I never like any business going down. I feel sorry for the people that work there

    I hope they do well

  5. Norwegian may be trying to go bankrupt to get out of the upside down fuel hedging contracts. I am not sure why an airline with customers from an oil rich country would hedge on high fuel costs without corresponding nonrefundable ticket sales to pay for the hedge.
    But they carry so much debt, that the contract sellers may wish they had hedged their sales, especially the long term contracts.

  6. @Aircraft Lover: I assume you were also not in favor of the 2008-09 economic stimulus programs? Just as the US and the rest of the world was right-sizing to balance consumption and production, we took on massive debt, both the Federal Reserve and the taxpayers, to grow the economy.
    Hopefully this growth leads us to inventing non-CO2 byproduct fuels, and not just money to pay CO2 taxes.
    I agree that LCC generate more CO2 for nonproductive consumption (i.e. leisure travel) but I dont think those travellers are all Republicans who think climate change is a hoax.
    Overall, I find your observation interesting.

  7. LCC CO2 emissions

    Emissions from UK aviation, have increased by nearly 70% since 1990, expected growth will nearly double this within 25 years

    Aircraft fuel burn generates complex chemical reactions that take place when aviation fuel is burned at high altitude, making emissions from airplanes, three times as damaging as those at ground level

    The Tyndall Centre for Climate Change Research estimated that last year, aviation emissions could account for up to half of the UK’s total emissions target by 2050

    A the moment, there is no prospect of any major technological breakthrough that will significantly reduce aircraft emissions

    If Britons continue to fly as the Department for Transport forecasts, the number of passengers will increase from 228 million now, to 465 million by the year 2030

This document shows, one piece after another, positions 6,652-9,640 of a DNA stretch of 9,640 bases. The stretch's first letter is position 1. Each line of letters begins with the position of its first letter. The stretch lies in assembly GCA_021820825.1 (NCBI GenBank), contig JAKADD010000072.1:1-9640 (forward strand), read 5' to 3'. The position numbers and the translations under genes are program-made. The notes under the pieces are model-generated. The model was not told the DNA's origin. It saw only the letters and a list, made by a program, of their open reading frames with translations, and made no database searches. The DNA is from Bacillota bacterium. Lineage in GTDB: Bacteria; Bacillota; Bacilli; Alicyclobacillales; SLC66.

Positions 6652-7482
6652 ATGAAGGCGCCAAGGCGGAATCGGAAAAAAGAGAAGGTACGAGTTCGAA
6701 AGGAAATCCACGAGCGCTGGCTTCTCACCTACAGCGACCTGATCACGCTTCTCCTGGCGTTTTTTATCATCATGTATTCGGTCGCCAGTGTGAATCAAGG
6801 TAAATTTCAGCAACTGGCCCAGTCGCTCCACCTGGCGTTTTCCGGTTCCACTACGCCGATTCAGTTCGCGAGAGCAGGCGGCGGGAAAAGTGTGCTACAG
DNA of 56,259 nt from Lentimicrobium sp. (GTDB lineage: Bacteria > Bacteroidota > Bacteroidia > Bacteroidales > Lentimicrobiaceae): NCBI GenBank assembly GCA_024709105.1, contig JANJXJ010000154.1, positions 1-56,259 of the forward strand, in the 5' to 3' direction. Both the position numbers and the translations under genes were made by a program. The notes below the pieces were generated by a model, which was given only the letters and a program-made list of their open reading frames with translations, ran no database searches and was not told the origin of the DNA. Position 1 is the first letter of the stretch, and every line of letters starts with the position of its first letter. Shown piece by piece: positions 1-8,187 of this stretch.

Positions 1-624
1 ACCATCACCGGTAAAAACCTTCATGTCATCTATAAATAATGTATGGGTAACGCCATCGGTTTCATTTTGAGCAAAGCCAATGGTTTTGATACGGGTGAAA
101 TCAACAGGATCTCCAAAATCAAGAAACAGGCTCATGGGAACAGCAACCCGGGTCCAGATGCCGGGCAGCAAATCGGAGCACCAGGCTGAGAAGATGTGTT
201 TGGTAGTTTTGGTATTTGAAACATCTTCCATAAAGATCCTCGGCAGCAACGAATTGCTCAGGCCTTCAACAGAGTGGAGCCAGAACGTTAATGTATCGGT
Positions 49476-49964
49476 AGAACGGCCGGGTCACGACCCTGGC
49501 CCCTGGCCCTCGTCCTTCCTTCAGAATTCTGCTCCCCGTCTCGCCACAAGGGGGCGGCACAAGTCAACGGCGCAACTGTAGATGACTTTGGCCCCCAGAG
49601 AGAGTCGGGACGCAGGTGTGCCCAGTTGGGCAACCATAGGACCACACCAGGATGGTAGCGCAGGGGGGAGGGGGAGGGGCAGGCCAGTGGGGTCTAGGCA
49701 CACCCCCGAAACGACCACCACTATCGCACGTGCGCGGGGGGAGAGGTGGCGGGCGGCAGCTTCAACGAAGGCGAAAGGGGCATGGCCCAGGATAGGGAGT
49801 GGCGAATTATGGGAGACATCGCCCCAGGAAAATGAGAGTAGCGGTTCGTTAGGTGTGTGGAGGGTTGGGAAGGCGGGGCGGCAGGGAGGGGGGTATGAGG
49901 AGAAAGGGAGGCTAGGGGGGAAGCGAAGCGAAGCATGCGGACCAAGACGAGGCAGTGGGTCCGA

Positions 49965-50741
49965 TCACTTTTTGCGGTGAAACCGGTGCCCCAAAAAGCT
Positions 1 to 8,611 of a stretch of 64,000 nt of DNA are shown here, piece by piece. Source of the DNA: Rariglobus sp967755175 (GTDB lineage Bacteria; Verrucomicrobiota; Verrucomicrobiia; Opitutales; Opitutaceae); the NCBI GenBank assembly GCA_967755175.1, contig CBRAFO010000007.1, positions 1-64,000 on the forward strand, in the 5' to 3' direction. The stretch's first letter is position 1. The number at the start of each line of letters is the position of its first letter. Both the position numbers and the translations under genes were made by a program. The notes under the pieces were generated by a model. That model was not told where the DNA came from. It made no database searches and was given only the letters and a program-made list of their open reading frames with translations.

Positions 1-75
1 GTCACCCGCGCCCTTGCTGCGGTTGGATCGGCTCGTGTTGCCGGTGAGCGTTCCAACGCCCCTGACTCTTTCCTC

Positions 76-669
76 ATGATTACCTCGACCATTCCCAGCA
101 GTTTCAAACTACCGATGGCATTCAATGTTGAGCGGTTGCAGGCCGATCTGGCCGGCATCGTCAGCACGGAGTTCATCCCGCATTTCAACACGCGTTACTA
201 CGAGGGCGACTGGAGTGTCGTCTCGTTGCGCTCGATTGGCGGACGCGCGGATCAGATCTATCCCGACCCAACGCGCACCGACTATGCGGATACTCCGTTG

For anyone concerned about their contribution to global warming, cutting back on unnecessary air travel is an obvious objective

    It is more environmentally friendly, to burn 70 euro worth of coal, in your fire pit than the CO2 emissions generated by your 70 Euro LCC flight ticket

  8. I have first class flights booked in April with the company! What do you guys think would happen to people with paid booked flights? Will we loose are money if they go bankrupt?

  9. @Dominic,
    If they go bust there’ll be no refund, you become a creditor right at the back of the line and your chances of getting anything are zero.

    If you booked using a *credit card* then you’ll stand a good chance of getting your money back by filing a charge back. That’s how Primera customers got their money back (those that paid by CC) when they went bust.

  10. @USBusinessTraveller

    Hey thanks for the reply. I used the Chase Sapphire Reserve card I know what comes with some kind of travel insurance so maybe I’ll get lucky if it does go down like that. What do you guys think the probability of this happening is? Is it as bad as a 50/50?

  11. “If you booked using a *credit card* then you’ll stand a good chance of getting your money back by filing a charge back.”

    A few weeks ago I booked my first-ever flight on Norwegian for January 8. Luckily my billing statement isn’t until January 6.